Gear Review: CRKT Keramin and Minimalist Fixed Blade Knives

I went on the search for a new fixed blade EDC after thinking of the need for something a little more low profile, yet easily deployable from the weak side. I have a SOG Gambit, and a SOG Mini Pentagon I really like, but wanted to check something out that was a bit lower profile and more aggressive – enter the CRKT offerings you see before you.

I’ll tackle them one by one:

First up is the CRKT Minimalist Tanto – a tanto fixed blade. I prefer this one to the Keramin for my particular applications. The Minimalist has a nice grind on the blade, with a strong tip. While these blades did not pass the paper test outright, they did arrive sharp enough for defensive applications. I personally sharpened mine up to make them razor sharp.

The 2.125 inch tanto blade is full tang, and the green and black Micarta handles are both pleasing to the eye, and the finger grooves are comfortable.

The blade itself is made of 5Cr15MoV steel for my knife nerds, and has a hardness of 55-57 RC, and is stainless. The sheath that comes with it is very nice, and includes a lanyard to wear around your neck, as well as customizable belt loops to carry it vertical or horizontal. Since I wanted something to carry weak side, I carry it OWB vertically, but wore it a bit in the small of the back and it’s barely noticeable. The Minimalist comes with a braided fob in the back, for whatever reason. I didn’t find this useful, but didn’t find it to be a burden either.

As you can see in the photos, both blades a relatively small, and barely fit in my medium size hands. However, the finger grooves allow for a good purchase, and lend themselves to control of the tip. For a EDC backup, I think the tanto is a fine choice. Tantos were initially designed to puncture armor in ancient Japan, and these can easily poke holes in an assailant, or a box, bag or other bothersome item you may come across. The Kydex sheath that comes with it retains the blade very well, and you really need to yank it out the first couple dozen times to break it in. After that, it stays put, but does loosen up some.

The CRKT Keraminis a fine blade as well, and as you can tell from the name, is inspired by the aggressive hook of a Karambit.

Mainly used for offensive applications here in the states, the kerambit has roots in agriculture, but is a formiddable blade in trained hands to hook, slash, and stab. I found the tip to be a tad on the weak side, but this blade, as opposed to the minimalist, is not designed for stabbing, but slashing. This blade too is forged from 5Cr15MoV stainless steel, and is 2.38 inches in length. It also has the same beautiful Micarta handle and a full tang, adorned with a box stitched fob. I especially like the jimping behind the blade – affording your thumb a good place to rest for added pressure while cutting. Given the curved nature of the blade, unsheathing this isn’t as straightforward as the minimalist, but it holds fast in the sheath, and deploys quickly yet still requires the basic break in period to be a little more easy to unsheath. Again, it comes with a lanyard for neck carry, but also belt clips which can be attached to the sheath in a variety of ways for different carry positions.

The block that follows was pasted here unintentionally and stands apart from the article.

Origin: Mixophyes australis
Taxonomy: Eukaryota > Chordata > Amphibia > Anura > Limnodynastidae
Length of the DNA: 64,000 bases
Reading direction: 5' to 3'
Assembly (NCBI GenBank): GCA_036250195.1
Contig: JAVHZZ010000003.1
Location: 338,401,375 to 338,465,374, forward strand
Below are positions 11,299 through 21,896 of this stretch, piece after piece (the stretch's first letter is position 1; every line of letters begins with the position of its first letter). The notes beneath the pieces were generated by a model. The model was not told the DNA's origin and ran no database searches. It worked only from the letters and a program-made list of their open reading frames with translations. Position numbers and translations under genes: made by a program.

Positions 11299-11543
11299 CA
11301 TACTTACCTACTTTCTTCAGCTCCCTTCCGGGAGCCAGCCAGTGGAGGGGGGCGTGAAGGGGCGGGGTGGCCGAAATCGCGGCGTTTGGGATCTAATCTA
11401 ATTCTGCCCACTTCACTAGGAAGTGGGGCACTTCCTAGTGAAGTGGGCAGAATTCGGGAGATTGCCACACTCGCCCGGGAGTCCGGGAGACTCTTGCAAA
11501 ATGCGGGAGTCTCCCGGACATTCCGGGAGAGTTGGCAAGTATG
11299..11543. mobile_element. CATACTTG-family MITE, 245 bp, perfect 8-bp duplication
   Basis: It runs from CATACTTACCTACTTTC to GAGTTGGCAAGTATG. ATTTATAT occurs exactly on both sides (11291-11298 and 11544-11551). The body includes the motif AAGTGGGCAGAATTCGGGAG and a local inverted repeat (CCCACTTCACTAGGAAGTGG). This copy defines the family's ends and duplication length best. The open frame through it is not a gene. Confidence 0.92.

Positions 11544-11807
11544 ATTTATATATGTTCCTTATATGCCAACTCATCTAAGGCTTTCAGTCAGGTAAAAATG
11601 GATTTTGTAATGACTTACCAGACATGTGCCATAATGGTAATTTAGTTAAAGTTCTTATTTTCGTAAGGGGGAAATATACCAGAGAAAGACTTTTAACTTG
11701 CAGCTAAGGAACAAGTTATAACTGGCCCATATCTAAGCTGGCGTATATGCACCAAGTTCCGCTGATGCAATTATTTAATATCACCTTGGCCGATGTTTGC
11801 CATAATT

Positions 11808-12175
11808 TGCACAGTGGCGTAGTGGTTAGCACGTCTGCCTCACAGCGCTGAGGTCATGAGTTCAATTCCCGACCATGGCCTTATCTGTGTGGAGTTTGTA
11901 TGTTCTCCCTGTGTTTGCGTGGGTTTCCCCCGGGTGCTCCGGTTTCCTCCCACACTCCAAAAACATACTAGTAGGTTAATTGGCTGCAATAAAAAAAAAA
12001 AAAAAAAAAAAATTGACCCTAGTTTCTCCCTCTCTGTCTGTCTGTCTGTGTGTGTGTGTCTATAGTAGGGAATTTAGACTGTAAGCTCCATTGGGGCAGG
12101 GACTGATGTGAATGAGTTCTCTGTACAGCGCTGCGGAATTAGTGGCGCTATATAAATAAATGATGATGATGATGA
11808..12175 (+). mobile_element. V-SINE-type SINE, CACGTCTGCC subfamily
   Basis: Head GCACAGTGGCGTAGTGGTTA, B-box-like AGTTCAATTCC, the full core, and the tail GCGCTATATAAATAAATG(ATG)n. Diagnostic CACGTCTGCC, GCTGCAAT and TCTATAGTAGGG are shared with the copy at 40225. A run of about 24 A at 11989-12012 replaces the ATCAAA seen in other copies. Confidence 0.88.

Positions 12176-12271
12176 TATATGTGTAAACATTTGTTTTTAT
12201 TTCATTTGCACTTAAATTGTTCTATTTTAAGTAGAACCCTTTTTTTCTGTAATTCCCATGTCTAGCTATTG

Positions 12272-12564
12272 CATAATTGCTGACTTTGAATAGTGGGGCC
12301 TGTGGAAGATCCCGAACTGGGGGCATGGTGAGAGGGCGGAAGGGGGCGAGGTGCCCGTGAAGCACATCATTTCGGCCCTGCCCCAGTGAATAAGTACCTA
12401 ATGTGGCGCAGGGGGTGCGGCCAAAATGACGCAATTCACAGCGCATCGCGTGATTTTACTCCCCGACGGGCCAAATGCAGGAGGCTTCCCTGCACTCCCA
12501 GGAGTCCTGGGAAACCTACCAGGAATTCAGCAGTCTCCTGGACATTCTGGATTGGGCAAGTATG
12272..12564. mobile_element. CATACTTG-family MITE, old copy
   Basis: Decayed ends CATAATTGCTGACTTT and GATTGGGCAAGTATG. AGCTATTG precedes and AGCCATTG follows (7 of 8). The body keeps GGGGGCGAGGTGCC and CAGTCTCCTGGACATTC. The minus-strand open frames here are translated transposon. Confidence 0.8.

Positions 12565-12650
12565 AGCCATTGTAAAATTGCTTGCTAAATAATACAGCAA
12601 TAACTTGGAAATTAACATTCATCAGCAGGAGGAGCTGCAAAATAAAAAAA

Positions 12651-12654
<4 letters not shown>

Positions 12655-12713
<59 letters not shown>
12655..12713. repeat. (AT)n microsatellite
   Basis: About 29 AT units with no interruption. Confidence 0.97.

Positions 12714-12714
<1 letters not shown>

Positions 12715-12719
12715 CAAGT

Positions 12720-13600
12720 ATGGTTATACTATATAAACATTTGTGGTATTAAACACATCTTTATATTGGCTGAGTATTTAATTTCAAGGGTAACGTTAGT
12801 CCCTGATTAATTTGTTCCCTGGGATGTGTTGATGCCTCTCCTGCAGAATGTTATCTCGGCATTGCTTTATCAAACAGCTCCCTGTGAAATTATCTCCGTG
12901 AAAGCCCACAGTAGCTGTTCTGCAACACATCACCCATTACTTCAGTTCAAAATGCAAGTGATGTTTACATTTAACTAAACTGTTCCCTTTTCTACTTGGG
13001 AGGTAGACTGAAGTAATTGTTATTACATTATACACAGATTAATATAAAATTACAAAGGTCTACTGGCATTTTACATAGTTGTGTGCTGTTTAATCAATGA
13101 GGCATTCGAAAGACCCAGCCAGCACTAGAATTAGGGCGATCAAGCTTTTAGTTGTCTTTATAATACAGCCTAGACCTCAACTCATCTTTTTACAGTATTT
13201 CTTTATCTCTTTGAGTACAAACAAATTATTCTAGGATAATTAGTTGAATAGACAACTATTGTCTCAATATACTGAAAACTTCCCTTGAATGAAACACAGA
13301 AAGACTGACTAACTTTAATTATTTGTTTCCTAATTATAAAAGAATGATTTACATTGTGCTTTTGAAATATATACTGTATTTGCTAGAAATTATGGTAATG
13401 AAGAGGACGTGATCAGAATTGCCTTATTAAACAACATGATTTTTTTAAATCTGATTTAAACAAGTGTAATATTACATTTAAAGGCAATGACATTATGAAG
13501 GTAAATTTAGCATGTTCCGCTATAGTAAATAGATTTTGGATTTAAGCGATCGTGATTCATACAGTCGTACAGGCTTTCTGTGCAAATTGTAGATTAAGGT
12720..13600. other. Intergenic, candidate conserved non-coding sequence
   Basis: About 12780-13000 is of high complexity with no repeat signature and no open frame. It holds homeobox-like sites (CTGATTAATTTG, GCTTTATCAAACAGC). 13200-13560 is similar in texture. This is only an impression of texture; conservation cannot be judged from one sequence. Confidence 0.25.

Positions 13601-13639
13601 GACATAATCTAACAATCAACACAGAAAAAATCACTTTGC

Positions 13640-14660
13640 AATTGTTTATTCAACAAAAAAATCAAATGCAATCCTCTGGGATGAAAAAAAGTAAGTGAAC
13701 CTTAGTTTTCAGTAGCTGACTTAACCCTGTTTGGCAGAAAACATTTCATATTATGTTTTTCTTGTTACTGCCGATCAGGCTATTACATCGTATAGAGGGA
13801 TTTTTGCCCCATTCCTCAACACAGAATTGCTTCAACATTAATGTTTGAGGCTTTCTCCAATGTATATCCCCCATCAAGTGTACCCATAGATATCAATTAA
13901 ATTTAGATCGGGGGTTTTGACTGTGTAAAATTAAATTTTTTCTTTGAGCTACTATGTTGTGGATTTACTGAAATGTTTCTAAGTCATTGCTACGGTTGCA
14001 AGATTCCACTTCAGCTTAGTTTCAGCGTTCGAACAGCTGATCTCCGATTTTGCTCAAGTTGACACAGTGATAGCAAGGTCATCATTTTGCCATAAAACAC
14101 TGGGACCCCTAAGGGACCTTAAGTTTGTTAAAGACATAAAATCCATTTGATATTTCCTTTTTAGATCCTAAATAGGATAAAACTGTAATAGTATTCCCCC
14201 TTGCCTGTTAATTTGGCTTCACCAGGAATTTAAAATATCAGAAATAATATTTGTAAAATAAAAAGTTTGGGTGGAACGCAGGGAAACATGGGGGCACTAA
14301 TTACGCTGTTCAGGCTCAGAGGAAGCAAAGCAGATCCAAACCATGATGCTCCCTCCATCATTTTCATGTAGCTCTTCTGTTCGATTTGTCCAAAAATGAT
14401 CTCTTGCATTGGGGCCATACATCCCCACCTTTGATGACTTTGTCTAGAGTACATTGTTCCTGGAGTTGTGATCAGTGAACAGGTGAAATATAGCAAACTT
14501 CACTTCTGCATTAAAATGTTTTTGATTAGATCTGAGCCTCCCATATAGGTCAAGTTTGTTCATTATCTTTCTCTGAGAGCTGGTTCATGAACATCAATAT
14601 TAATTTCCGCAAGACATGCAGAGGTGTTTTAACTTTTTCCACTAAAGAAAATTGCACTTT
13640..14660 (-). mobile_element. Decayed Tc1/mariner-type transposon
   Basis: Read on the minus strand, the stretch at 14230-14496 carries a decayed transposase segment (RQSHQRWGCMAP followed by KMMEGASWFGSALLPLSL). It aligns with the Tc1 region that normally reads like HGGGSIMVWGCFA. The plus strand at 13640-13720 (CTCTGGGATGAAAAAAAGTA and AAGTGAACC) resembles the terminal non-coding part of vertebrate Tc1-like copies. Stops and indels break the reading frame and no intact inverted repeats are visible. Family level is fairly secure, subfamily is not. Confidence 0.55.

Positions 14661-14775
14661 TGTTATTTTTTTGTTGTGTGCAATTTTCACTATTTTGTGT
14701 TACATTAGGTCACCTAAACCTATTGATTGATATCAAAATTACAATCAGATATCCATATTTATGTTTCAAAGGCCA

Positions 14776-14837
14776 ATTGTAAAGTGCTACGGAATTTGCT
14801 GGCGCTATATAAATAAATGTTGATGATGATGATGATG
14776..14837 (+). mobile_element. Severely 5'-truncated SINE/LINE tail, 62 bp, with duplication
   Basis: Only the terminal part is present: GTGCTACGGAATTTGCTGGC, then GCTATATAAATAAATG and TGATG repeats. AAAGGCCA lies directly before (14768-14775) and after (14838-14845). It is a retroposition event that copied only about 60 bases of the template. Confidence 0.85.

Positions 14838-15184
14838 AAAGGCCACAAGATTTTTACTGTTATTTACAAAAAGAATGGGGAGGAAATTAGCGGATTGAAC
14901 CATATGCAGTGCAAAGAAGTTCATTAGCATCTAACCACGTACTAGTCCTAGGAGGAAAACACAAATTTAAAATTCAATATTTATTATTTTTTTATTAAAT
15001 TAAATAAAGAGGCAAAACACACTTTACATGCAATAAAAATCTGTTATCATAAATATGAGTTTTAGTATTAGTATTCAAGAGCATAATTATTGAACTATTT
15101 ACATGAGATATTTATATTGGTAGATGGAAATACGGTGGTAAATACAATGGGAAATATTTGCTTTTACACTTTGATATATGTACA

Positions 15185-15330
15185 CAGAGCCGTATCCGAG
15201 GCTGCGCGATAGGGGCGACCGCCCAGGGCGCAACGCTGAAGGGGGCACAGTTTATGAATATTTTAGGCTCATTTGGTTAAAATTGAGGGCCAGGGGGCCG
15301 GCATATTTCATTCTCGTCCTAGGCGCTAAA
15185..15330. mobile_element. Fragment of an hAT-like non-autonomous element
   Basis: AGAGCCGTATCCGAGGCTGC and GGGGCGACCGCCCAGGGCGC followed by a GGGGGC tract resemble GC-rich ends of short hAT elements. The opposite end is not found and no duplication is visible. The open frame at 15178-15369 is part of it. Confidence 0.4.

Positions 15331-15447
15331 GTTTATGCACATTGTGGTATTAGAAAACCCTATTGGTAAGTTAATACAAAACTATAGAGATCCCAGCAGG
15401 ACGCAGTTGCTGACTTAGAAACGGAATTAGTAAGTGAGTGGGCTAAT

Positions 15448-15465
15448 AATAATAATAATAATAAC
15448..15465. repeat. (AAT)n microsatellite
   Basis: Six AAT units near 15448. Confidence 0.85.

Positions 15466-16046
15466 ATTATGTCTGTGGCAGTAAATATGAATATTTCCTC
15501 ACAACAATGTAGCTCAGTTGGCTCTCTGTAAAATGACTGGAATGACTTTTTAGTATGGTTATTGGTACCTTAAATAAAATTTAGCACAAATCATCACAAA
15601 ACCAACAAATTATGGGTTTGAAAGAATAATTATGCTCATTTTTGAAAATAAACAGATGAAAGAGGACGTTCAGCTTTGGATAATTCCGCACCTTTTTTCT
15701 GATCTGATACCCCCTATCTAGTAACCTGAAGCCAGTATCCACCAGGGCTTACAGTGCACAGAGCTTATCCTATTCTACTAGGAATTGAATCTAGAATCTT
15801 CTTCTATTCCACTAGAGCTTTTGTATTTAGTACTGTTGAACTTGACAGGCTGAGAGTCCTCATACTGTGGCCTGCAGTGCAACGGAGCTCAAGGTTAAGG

I really like the sheaths for both knives – they are sturdy kydex with reinforced grommets and several mounting options. They are a tad on the small side, but low profile and easily concealed, and still ready for action.

The blades arrived moderately sharp, but seem to hold a solid edge once honed a bit more.

Pros, what we like: Low profile, several carry options, full tang with jimping on the Keramin, and outstanding sheathes. They also have a nice handle which is shaped well and ergonomic. If you’re looking for a solid EDC backup or neck knife for a minimal cost, CRKT’s Minamalist and Keramin fit the bill. 

 

Cons, what we don’t like: A bit on the small side, and the Keramin tip seems a bit thin, but hasn’t broken or shown sides of breaking with moderate use. 

ABOUT THE AUTHOR

Alex Castiglione lives in Atlanta, and is an avid outdoorsman and competitive shooter.

Where-abouts include getting after it in his garage gym, practicing martial arts, hitting the trails, or running CrossFit and Strongman competitions for his non-profit, Barbells for Bullies, which holds fundraiser fitness competitions dedicated to aiding Bully breed rescues, dog rescues, or other non-profits with similar missions.

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